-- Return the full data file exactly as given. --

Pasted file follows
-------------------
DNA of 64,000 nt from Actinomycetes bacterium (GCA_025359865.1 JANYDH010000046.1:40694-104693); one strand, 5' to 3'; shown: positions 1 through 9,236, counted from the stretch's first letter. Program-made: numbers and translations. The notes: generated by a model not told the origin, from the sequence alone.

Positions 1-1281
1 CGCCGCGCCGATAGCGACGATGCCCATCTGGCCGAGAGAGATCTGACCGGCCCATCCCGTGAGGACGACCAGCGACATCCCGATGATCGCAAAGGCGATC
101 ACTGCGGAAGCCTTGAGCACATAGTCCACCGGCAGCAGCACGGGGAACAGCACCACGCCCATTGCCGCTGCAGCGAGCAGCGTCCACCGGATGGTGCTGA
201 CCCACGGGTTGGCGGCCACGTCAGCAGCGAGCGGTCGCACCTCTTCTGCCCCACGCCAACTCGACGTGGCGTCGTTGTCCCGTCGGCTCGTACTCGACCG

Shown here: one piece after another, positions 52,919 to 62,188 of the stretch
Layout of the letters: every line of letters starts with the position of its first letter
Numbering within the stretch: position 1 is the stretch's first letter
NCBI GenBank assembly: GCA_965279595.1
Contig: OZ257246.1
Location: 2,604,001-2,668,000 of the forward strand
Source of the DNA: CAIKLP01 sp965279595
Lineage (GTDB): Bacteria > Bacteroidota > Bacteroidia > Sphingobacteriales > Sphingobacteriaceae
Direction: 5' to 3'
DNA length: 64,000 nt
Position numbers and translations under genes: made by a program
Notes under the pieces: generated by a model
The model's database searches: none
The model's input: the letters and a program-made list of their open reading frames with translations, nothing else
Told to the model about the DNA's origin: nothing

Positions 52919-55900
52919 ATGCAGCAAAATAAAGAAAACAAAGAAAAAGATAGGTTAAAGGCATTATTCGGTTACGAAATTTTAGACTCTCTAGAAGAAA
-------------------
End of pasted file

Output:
DNA of 64,000 nt from Actinomycetes bacterium (GCA_025359865.1 JANYDH010000046.1:40694-104693); one strand, 5' to 3'; shown: positions 1 through 9,236, counted from the stretch's first letter. Program-made: numbers and translations. The notes: generated by a model not told the origin, from the sequence alone.

Positions 1-1281
1 CGCCGCGCCGATAGCGACGATGCCCATCTGGCCGAGAGAGATCTGACCGGCCCATCCCGTGAGGACGACCAGCGACATCCCGATGATCGCAAAGGCGATC
101 ACTGCGGAAGCCTTGAGCACATAGTCCACCGGCAGCAGCACGGGGAACAGCACCACGCCCATTGCCGCTGCAGCGAGCAGCGTCCACCGGATGGTGCTGA
201 CCCACGGGTTGGCGGCCACGTCAGCAGCGAGCGGTCGCACCTCTTCTGCCCCACGCCAACTCGACGTGGCGTCGTTGTCCCGTCGGCTCGTACTCGACCG

Shown here: one piece after another, positions 52,919 to 62,188 of the stretch
Layout of the letters: every line of letters starts with the position of its first letter
Numbering within the stretch: position 1 is the stretch's first letter
NCBI GenBank assembly: GCA_965279595.1
Contig: OZ257246.1
Location: 2,604,001-2,668,000 of the forward strand
Source of the DNA: CAIKLP01 sp965279595
Lineage (GTDB): Bacteria > Bacteroidota > Bacteroidia > Sphingobacteriales > Sphingobacteriaceae
Direction: 5' to 3'
DNA length: 64,000 nt
Position numbers and translations under genes: made by a program
Notes under the pieces: generated by a model
The model's database searches: none
The model's input: the letters and a program-made list of their open reading frames with translations, nothing else
Told to the model about the DNA's origin: nothing

Positions 52919-55900
52919 ATGCAGCAAAATAAAGAAAACAAAGAAAAAGATAGGTTAAAGGCATTATTCGGTTACGAAATTTTAGACTCTCTAGAAGAAA